The value of mergers and acquisitions globally dropped slightly in the third quarter of 2017, as big deals worth more than $10 billion were scarce given uncertainty about economic policy in the U.S. and Europe in particular, leaving dealmakers to feast on a plethora of smaller transactions.
Even as major stock markets continued to climb higher, big companies were wary of pursuing transformative deals in the quarter, as the future of U.S. President Donald Trump’s agenda on taxes, healthcare and infrastructure spending remained unclear, while Britain’s Brexit talks, and North Korean’s nuclear ambitions also weighed on chief executives’ appetite to take risks.
“Jumbo deals have subsided in part because of the continued uncertainty over tax policy and deregulation – removing that overhang would be a positive catalyst for M&A,” said Matt McClure, Americas head of mergers & acquisitions at Goldman Sachs Group Inc (>> Goldman Sachs Group). “Even if it becomes clearer that the status quo isn’t going to change soon, you may see companies revisit larger transactions that they have put on hold.”
The value of global merger and acquisitions slipped to $765 billion in the third quarter, down 5 percent year-on-year and the lowest third-quarter level since 2013, according to preliminary Thomson Reuters data.
“It’s a big bet to pursue a mega-deal in this environment and boards need more time to act. For sub-$5 billion deals, instead, there are fewer hurdles and it’s easier to get to the finish line,” said Steven Baronoff, chairman of global M&A at Bank of America Corp (>> Bank of America).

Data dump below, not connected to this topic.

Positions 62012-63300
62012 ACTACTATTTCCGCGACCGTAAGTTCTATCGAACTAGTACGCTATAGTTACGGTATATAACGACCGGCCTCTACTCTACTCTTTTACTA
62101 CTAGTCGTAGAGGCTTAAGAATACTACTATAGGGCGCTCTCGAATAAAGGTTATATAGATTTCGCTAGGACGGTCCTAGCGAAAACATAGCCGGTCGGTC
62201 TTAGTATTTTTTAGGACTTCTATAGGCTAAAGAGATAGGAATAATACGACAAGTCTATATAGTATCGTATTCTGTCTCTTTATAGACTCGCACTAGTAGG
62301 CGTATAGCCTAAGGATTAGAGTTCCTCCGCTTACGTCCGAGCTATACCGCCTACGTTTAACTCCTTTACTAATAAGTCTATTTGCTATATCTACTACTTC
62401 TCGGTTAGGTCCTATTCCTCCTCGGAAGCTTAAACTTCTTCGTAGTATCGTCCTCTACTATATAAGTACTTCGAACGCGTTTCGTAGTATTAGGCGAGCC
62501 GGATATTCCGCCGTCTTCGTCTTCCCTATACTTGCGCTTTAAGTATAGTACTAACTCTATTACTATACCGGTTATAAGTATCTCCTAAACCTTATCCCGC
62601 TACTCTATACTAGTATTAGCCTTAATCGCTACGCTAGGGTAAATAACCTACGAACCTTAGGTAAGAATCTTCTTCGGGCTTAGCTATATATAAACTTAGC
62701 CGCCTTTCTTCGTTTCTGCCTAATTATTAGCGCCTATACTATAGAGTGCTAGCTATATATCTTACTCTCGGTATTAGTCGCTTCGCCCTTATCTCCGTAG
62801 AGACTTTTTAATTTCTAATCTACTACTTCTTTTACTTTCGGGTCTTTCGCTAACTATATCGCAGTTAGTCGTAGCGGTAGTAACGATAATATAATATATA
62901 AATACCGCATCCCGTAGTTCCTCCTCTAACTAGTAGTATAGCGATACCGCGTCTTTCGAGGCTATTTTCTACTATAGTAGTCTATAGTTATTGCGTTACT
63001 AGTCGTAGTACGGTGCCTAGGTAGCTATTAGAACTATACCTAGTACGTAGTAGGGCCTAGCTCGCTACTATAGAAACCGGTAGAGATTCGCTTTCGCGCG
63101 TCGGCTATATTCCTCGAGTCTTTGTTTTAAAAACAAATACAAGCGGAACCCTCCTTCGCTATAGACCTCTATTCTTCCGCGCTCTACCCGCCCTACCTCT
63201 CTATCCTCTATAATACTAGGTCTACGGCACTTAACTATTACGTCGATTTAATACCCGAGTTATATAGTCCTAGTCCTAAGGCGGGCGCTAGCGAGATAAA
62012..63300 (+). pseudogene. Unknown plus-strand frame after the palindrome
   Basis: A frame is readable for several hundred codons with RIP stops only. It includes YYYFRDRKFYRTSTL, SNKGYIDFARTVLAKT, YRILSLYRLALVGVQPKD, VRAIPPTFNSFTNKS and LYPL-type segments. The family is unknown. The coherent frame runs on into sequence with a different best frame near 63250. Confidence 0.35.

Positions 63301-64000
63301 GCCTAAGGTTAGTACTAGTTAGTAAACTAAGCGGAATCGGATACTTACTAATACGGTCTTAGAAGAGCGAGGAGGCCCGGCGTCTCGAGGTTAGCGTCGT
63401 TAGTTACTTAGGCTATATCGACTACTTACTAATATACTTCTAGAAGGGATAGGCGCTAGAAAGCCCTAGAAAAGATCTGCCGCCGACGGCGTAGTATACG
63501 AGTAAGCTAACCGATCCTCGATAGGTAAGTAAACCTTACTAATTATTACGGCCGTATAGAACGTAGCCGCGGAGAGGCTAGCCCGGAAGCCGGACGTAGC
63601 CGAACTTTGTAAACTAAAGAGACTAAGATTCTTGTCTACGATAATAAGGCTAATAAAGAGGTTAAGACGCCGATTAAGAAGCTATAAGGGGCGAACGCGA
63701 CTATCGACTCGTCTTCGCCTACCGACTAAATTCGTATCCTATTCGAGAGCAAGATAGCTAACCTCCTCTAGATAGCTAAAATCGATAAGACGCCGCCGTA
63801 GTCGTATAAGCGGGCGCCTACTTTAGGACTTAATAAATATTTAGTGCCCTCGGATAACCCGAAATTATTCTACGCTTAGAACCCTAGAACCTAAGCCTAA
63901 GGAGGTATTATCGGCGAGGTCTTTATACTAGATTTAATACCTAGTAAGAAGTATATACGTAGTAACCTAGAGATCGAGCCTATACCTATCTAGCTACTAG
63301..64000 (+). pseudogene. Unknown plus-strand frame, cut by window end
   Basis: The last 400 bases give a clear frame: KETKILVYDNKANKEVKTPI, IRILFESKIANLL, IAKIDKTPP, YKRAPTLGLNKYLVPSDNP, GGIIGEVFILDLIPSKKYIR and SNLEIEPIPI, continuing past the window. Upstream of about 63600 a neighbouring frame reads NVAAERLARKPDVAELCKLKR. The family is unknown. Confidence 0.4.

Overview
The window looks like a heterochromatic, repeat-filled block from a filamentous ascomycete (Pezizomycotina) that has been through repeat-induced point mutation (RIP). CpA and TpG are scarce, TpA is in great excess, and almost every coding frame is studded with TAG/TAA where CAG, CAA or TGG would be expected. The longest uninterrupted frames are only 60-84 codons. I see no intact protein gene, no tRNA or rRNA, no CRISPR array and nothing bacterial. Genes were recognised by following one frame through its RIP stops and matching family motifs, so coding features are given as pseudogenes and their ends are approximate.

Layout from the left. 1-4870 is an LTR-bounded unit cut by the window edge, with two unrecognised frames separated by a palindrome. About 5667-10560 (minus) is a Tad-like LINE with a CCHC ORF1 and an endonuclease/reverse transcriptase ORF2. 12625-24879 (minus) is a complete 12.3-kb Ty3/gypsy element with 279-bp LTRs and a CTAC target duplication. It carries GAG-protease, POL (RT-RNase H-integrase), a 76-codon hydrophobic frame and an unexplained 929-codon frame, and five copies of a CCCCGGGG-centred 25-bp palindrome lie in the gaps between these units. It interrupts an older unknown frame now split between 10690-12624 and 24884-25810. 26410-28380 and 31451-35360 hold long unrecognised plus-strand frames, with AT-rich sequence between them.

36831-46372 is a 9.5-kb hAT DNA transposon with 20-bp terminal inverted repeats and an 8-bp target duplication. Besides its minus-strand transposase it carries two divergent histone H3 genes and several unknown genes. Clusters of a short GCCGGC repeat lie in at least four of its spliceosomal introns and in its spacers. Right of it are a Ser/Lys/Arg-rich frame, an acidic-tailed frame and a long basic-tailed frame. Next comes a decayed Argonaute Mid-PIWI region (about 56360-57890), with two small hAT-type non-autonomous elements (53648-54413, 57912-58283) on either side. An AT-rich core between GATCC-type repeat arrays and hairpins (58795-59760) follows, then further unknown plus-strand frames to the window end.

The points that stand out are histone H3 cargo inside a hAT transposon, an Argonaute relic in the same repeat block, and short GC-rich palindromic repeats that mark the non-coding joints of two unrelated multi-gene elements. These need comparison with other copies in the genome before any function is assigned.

The biggest deal to be signed in the third quarter was the U.S. aerospace and industrial company United Technologies Corp’s (>> United Technologies Corporation) $30 billion cash-and-stock acquisition of U.S. avionics maker Rockwell Collins Inc (>> Rockwell Collins, Inc.).
“After the summer break there has been no big rush to get the ball rolling on deals. This could be a sign that activity will remain flat or subdued and political uncertainty will continue holding back large transactions,” said Scott Hopkins, an M&A Partner at law firm Skadden, Arps, Slate, Meagher & Flom LLP in London.
Third-quarter M&A volume fell to $309 billion in the United States, down 6 percent year-on year. In Europe, M&A totaled $343 billion, down 15 percent year-on-year, while in Asia, M&A was 226 billion, up 11 percent year-on-year.
“The market for deals overall has held up well, given the rich valuations and macroeconomic and geopolitical uncertainty,” said Mark Shafir, co-head of global M&A at Citigroup Inc (>> Citigroup).
However, private equity firms defied expensive valuations and took advantage of cheap debt financing terms to spend the mountains of cash they have raised from investors on acquisitions. Global private equity-backed M&A activity has reached $212 billion year-to-date 2017, a 25 percent increase compared to last year and the highest since 2007.
M&A in the energy and power sector hit a two-year high of $362 billion so far in 2017, up 7 percent over the same year-to-date period in 2016. M&A in the industrials sector totaled a record-breaking $326 billion so far during 2017, up 21 percent compared to last year at this time.
In a sign that some companies are starting to believe the Trump administration may be more lenient towards antitrust enforcement, T-Mobile US Inc and Sprint Corp, the third and fourth largest U.S. wireless carriers, made significant progress in their merger talks this month, sources have told Reuters.
“Over the last year valuations have gone up, and companies have continued to be more cautious. However, they are still very actively looking at strategic transactions,” said Anton Sahazizian, head of U.S. M&A at Moelis & Co.
Source: Reuters (Reporting by Greg Roumeliotis in New York and Pamela Barbaglia in London; editing by Clive McKeef)